AlHurra television broadcasts to Arab and Muslims audiences over public airwaves. For the Board to suppress and/or otherwise cover-up a report on the operations of this station leads inexorably to the conclusion that there must be something seriously amiss. One would think that the Board would understand the implication. Apparently, it does not.

A Development on the Transition Team

Dean Wilson appointed to presidential transition team
USC Annenberg School for Communications
December 2, 2008
Dean Wilson will serve several functions in the transition. He will lead a team reviewing America’s international broadcasting services, including the Voice of America and the Broadcasting Board of Governors. He will also be an advisor to the transition team working with the U.S. Department of State on public diplomacy issues.
http://annenberg.usc.edu/AboutUs/News/081202WilsonTransition.aspx?p=1

This is of particular note to interested observers of the transition process. It is unclear and unstated what Mr. Wilson’s view is of the BBG action to suppress the Annenberg Report on the controversial alHurra television project.

If previous experience is of any value, in the politics of the BBG it may be observed that nothing happens by chance or coincidence.

From published reports, indications are that the BBG appears to be suppressing the report because it contains observations and conclusions that may reflect negatively upon the operations of alHurra or point to the ineffectiveness of the BBG and its senior career managers to take effective remedial action.

It is in the National and Public Interest that this report be made public.
Clearly, the operative issue of the moment is: what happens to the Annenberg Report in this mix of circumstances and events? Does it remain buried or does it receive public attention, discussion and debate? As long as the Annenberg report remains suppressed, legitimate deficiencies in that operation will remain uncorrected and the damage to US credibility with Arab and Muslim audiences will be perpetuated indefinitely.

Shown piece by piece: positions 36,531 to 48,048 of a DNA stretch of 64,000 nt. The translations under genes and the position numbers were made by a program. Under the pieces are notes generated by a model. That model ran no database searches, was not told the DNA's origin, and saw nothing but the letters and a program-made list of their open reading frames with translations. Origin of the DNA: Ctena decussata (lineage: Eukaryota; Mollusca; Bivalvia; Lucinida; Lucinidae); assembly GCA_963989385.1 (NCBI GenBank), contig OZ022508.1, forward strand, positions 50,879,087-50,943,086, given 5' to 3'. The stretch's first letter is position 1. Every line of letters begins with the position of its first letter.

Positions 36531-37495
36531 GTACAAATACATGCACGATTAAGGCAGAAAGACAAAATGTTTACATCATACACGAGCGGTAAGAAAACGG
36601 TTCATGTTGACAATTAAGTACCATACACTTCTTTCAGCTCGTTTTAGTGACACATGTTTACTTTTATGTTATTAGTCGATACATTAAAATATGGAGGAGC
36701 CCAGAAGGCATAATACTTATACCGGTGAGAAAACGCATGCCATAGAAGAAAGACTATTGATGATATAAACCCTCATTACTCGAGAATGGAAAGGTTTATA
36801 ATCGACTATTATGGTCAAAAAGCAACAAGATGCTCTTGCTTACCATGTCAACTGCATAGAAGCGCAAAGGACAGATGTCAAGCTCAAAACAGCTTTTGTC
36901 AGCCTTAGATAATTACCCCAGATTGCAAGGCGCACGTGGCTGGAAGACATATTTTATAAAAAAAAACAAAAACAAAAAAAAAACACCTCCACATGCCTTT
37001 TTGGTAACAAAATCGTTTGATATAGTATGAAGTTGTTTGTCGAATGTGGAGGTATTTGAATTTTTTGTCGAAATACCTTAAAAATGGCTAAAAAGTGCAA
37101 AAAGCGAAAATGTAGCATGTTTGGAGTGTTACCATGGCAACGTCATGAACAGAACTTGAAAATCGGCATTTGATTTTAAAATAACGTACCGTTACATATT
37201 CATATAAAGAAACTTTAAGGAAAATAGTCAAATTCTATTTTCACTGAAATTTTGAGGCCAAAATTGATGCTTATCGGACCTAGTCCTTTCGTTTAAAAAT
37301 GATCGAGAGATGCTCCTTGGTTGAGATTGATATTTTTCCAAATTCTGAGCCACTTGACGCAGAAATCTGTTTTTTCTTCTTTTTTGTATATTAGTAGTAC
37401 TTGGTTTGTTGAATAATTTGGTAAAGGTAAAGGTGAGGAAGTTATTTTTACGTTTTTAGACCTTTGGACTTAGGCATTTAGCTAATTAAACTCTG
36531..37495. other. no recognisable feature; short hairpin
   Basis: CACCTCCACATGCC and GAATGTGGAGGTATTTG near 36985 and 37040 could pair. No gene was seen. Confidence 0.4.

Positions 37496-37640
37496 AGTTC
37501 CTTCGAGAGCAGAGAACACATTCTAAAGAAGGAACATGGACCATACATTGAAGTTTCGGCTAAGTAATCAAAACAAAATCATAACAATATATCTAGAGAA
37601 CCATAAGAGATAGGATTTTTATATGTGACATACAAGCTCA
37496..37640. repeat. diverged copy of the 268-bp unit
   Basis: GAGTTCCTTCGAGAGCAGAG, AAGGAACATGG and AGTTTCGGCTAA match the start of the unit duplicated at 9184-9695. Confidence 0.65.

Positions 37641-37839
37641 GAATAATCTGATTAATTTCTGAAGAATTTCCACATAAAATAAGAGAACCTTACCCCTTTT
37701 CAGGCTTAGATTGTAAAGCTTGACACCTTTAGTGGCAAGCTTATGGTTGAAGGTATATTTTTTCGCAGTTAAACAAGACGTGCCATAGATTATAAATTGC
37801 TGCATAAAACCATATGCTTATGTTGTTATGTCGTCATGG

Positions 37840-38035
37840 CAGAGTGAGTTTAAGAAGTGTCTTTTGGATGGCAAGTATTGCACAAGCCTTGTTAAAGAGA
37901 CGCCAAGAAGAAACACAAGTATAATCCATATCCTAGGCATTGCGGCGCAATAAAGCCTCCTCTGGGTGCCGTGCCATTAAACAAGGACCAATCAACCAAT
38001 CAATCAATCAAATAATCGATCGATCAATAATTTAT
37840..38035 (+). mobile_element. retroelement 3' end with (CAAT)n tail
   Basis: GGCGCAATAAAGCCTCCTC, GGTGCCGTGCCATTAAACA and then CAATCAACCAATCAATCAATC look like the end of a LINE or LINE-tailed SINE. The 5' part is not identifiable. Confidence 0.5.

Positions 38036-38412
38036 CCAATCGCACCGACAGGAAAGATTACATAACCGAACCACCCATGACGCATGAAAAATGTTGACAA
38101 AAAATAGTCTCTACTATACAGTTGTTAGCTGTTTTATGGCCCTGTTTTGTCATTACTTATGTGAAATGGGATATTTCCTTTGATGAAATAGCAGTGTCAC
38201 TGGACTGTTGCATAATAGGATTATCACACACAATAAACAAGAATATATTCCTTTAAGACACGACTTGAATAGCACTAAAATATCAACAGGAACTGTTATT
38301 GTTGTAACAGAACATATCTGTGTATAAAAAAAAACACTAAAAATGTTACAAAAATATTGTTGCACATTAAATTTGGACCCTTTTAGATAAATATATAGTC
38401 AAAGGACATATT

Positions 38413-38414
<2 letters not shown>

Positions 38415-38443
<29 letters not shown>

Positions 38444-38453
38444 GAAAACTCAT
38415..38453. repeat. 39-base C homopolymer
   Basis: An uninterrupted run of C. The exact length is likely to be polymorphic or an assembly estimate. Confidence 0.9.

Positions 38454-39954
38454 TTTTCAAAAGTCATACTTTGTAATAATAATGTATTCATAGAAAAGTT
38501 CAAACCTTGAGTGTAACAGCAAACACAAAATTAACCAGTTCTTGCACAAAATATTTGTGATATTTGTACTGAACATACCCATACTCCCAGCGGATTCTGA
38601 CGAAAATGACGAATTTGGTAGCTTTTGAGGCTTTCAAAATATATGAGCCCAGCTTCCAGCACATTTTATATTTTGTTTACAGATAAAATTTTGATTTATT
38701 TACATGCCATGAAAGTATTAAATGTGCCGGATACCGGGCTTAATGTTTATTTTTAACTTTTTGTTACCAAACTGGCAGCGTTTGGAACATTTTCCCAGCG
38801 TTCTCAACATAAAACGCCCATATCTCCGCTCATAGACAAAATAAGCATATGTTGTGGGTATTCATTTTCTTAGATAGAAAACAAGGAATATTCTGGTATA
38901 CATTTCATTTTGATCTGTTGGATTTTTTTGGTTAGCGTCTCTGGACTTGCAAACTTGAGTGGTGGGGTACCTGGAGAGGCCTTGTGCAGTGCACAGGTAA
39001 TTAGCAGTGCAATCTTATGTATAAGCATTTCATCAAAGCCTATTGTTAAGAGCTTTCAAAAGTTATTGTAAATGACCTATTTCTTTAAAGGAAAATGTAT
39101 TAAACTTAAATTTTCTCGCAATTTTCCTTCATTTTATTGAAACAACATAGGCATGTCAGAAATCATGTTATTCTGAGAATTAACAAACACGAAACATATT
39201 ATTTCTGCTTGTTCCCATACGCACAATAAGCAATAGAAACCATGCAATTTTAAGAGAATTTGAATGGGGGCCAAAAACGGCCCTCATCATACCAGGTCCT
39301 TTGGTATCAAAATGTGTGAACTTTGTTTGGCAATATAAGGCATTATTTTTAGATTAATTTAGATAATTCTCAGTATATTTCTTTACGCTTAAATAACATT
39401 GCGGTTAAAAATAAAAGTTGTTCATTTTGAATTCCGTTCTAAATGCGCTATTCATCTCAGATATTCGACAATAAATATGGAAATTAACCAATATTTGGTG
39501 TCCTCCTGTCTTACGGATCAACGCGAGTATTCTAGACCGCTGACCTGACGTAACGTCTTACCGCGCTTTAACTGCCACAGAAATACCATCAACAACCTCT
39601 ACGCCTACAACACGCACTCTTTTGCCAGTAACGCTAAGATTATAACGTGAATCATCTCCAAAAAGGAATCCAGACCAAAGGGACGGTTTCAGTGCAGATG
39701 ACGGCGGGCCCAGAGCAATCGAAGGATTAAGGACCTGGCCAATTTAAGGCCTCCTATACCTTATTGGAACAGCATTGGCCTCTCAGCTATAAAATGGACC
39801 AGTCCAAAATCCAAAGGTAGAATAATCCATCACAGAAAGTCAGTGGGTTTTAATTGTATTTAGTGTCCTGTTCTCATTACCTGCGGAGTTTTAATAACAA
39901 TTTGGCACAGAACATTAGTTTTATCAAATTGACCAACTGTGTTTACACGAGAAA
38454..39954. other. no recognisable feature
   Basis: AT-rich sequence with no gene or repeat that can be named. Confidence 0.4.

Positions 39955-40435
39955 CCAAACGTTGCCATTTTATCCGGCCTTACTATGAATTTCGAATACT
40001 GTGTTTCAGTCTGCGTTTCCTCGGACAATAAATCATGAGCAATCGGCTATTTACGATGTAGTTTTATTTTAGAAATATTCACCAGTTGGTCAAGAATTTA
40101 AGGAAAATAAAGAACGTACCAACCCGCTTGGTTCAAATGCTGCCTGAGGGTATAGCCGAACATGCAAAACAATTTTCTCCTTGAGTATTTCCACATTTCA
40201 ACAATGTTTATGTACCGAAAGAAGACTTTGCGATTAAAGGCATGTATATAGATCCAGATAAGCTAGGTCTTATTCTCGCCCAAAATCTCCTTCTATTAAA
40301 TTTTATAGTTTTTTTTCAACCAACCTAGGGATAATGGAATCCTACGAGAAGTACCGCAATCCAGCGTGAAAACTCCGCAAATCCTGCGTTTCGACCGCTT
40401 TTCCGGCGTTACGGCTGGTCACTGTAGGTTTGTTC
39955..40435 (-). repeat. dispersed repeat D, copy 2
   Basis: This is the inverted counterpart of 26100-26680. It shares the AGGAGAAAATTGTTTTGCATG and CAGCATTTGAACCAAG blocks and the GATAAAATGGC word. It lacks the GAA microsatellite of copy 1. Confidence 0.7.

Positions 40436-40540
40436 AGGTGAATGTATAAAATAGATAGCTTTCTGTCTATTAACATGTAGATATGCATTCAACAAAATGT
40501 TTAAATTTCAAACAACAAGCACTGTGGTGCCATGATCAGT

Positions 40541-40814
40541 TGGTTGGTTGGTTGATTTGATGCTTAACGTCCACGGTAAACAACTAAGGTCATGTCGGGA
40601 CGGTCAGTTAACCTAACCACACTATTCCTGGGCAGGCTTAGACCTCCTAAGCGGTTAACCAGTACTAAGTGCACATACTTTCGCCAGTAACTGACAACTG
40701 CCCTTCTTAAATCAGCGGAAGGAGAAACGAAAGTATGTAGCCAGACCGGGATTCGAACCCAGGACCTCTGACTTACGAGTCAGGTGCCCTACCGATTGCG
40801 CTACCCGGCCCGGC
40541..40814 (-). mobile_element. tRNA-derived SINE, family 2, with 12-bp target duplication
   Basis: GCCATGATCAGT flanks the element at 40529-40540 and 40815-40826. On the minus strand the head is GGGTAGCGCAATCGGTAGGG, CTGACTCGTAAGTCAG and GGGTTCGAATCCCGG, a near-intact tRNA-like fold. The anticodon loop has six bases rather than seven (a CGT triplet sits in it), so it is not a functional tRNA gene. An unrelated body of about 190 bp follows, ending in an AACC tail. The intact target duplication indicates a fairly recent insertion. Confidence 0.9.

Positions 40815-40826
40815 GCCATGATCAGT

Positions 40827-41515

The OPM Human Capital Survey

The Office of Personnel Management (OPM) conducts a regular survey of Federal agencies known as “The Human Capital Survey.”

Consistently, the BBG ranks near or at rock bottom among Federal agencies of similar size. Among other things, this survey demonstrates that the employees do not identify with the goals and objectives of the Board. If the Board cannot win over its own employees to its broad strategic vision, it is not likely to be able to achieve satisfactory results with its international audiences. Employees perceive the BBG as intent upon undermining the effectiveness of the agency’s mission, particularly as applies to the broadcasts of the VOA. This is commonly referred to as being set up to fail.

One of the great ironies in all of this is the manner in which BBG decision-making has facilitated the convergence of arrogance, ignorance, political and personal self-interest as the driving forces behind the US international broadcasting strategy.

Thus, the cumulative effects of flawed BBG/IBB decisions results in an undermined US international broadcasting mission. When this happens, the BBG fails a Public Trust.

The entities controlled by the BBG are in serious need of assessment as to their prospects for effectiveness. The current state of the BBG/IBB, which is one of denial of its shortcomings and a “business as usual” posture, hinders this process and is unacceptable to the immediate and long term interests of the United States.

Earning and maintaining US credibility, prestige and respect with the international community appears to be rapidly slipping from the grasp of the BBG.

The Federalist 2008